Director Thomas Vinterberg and a formidable cast — including Matthias Schoenaerts, Léa Seydoux, and Colin Firth — recreate the tragic final hours of the real-life nuclear submarine explosion that left the ship stranded at the bottom of the Barents Sea, while bureaucratic obstacles impeded rescue and their families’ search for answers.
The August 2000 sinking of the nuclear submarine Kursk was a tragedy - one that could have been avoided. The disaster haunts us still, and it has been vividly recreated in this new film from director Thomas Vinterberg and screenwriter Robert Rodat (Saving Private Ryan), starring Matthias Schoenaerts, Léa Seydoux, and Colin Firth.
It is the first major Russian Navy exercise since the end of the Soviet Union, but the K-141 Kursk is deemed unsinkable and its crew recognized as the best in the Northern Fleet. Among that crew is Captain-Lieutenant Mikhail Kalekov (Schoenaerts), a devoted naval officer with a loving wife (Seydoux), a child, and another on the way. He and his crew board the Kursk and descend into the Barents Sea with a sense of optimism and fraternity.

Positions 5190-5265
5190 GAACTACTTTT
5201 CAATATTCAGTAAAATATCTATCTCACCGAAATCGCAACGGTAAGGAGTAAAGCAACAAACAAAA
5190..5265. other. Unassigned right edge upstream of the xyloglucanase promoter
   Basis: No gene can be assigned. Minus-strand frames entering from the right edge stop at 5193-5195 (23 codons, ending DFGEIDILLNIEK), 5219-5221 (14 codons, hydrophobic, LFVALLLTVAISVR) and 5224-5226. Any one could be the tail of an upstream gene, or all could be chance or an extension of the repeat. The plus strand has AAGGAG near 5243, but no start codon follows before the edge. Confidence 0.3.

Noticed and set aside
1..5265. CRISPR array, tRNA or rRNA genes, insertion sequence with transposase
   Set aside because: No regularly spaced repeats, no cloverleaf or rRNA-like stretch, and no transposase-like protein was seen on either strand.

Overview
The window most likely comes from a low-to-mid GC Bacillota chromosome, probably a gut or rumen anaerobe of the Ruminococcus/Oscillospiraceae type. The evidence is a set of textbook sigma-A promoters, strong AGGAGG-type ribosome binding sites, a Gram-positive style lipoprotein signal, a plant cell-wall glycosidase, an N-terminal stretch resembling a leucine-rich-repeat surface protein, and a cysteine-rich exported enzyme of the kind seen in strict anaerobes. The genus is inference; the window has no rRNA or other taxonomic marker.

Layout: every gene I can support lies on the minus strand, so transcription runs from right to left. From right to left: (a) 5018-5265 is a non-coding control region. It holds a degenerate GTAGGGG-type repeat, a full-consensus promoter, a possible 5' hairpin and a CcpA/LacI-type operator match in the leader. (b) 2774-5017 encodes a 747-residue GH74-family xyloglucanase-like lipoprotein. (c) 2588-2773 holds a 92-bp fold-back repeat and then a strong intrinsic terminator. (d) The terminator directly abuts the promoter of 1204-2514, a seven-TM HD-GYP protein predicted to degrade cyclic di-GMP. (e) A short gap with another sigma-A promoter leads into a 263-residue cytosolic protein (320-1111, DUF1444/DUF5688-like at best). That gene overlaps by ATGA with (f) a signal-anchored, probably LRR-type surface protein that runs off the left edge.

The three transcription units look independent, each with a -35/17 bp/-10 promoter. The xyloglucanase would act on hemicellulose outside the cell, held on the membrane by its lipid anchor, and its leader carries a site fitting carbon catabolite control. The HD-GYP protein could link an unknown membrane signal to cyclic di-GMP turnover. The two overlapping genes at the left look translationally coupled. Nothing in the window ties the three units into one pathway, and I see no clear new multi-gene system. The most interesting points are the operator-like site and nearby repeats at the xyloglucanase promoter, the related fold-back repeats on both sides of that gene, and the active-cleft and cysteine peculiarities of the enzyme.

Then come the explosions. Many lives are lost instantly, but Mikhail and others are safe in one of the sealed rear compartments. They have air and food to last until they are rescued, but when will help arrive? Once the sub's seismic activity is detected, Britain, France, and Norway offer their assistance, but Russia insists it has the situation under control. Time is of the essence, but time keeps passing.
From its first scenes, which echo The Deer Hunter in their depiction of a wedding preceding a fateful deployment, Kursk keeps its focus squarely on the camaraderie and heroism of the submarine crew and their families. The film is a heartrending tribute to victims and survivors - and a work of nerve-racking suspense, even if you know how it's going to end.